In yet another embodiment (not shown) the outer diameter of the solid wire of distal segment 24 is constant and is substantially equal to the inner diameter of the distal portion of tube 20. A small lumen is formed along a portion of the solid wire and in fluid communication with lumen 20 to provide a flow path to openings for drugs which are located in the solid wire. Again, the distal end of the solid wire in this embodiment may or may not be tapered and may or may not extend to the distal end of the helical coil.

The proximal end of device 10 may include a removable hub 40 to allow the attachment of other devices, such as an inflation/deflation device (not shown) to device 10. A standard Touhy Borst hub is preferable.

Device 10 can thus be used to perform a thrombolytic procedure. For example, a guide catheter can be maneuvered into position, and device 10 can be maneuvered through the guide catheter to the site of an occlusion. See FIG. 8. When openings 32 are properly aligned at about the site of the occlusion, drugs can be dispensed to perform a thrombolytic procedure. See FIG. 9.

After a thrombolytic procedure, a balloon may be needed to dilate a remaining thrombus or an underlying lesion. It may also be desirable to dilate a stenosis located in the proximity of the thrombotic obstruction. To perform a balloon dilatation procedure, the drug delivery portion 30 can first be moved distally past the (former) site of thrombotic obstruction. See FIG. 10. In some cases it will not be necessary or desirable to move the drug delivery portion 30 distally. In any event, hub 40 can then be removed and a wire guided balloon dilatation catheter 50 can be advanced over device 10 until the balloon 52 of that catheter is located at the desired site. The balloon 52 can then dilate the lesion or the obstruction. (See FIG. 11). Once the procedure is complete, both device 10 and the balloon dilatation catheter 50 can be removed. Balloon dilatation apparatuses and procedures are disclosed, e.g., in the following U.S. Pat. Nos. 5,306,247; 5,295,961; 5,232,445; 5,209,729; 5,163,906; 4,947,864; and 4,762,129. (All documents cited in this application, including the foregoing, are incorporated herein in their entireties for all purposes.)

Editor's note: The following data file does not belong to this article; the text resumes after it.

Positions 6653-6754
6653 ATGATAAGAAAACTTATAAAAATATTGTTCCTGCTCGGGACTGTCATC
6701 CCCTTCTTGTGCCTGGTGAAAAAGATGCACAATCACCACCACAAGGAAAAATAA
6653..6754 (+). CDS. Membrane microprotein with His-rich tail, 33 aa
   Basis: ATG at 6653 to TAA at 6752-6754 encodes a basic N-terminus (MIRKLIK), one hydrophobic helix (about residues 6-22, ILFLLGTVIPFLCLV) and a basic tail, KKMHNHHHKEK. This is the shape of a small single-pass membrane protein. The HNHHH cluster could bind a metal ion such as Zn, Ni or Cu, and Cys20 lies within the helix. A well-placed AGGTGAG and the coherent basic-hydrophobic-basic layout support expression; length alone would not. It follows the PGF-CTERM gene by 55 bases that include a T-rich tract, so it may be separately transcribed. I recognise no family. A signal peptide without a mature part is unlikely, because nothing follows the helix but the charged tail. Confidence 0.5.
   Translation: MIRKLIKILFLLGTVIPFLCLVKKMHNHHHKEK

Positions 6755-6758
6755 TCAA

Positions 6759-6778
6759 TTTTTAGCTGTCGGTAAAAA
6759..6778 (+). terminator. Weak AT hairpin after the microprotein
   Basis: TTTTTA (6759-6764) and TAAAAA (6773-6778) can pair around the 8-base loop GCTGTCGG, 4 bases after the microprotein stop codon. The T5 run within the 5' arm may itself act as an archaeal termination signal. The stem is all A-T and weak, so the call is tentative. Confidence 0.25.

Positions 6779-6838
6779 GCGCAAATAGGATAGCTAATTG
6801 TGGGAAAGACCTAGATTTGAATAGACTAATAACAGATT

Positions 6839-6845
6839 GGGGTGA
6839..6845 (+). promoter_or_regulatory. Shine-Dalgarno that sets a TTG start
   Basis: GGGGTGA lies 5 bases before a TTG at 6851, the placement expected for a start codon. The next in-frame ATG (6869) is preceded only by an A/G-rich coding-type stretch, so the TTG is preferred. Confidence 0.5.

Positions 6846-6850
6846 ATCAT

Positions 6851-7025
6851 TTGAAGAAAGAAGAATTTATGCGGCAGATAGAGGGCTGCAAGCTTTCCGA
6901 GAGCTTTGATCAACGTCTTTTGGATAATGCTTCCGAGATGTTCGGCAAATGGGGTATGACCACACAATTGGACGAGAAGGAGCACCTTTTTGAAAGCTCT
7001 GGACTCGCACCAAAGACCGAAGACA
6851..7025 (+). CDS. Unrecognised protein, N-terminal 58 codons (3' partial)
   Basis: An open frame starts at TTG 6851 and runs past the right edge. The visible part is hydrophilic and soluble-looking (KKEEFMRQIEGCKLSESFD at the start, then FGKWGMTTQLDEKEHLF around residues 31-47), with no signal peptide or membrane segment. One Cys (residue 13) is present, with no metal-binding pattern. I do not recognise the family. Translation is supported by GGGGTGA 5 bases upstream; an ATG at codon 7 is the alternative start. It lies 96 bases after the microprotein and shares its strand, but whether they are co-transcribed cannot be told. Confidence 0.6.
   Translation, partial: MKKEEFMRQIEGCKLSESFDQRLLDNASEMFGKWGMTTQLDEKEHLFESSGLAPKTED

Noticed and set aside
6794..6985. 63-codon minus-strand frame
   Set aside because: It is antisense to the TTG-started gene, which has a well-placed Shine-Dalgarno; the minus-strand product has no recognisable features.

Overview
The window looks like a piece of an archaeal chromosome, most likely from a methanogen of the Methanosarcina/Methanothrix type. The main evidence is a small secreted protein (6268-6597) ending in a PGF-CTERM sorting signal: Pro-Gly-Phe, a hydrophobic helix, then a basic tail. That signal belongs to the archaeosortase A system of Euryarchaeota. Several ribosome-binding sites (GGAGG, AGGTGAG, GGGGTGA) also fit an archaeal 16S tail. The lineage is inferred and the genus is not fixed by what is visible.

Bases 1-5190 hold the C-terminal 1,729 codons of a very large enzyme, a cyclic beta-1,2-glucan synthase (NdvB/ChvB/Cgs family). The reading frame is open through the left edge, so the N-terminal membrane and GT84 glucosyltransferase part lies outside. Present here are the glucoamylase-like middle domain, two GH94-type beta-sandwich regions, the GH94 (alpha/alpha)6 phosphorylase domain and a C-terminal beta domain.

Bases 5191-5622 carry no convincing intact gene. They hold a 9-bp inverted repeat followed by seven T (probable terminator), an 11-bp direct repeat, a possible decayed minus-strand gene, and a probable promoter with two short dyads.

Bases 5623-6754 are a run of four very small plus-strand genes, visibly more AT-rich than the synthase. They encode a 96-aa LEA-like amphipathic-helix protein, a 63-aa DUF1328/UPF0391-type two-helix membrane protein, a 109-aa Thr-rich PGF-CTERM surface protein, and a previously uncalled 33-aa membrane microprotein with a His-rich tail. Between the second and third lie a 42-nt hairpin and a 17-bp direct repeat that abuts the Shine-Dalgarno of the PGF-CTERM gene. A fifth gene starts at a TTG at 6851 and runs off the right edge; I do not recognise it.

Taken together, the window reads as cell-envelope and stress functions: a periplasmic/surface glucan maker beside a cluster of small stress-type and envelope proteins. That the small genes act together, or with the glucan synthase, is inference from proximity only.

Device 10 can also be used for other procedures, such as to deliver antiproliferatives to treat restenosis.

Device 10 can also be used as a guide wire to provide support for a stent deployment catheter. A wire guided stent delivery catheter can be advanced over device 10 until the stent is properly aligned at the treatment site. See FIG. 12. At this point the stent can be deployed in a conventional manner from the stent delivery catheter, leaving the stent in place. See FIG. 13. If desired, a balloon catheter can then be advanced over the device 10 until the balloon of that catheter is within the stent. The balloon can then be inflated to further expand the stent. The balloon can then be deflated and the balloon catheter removed. Stent deployment devices are disclosed, e.g., in U.S. Pat. No. 5,201,757.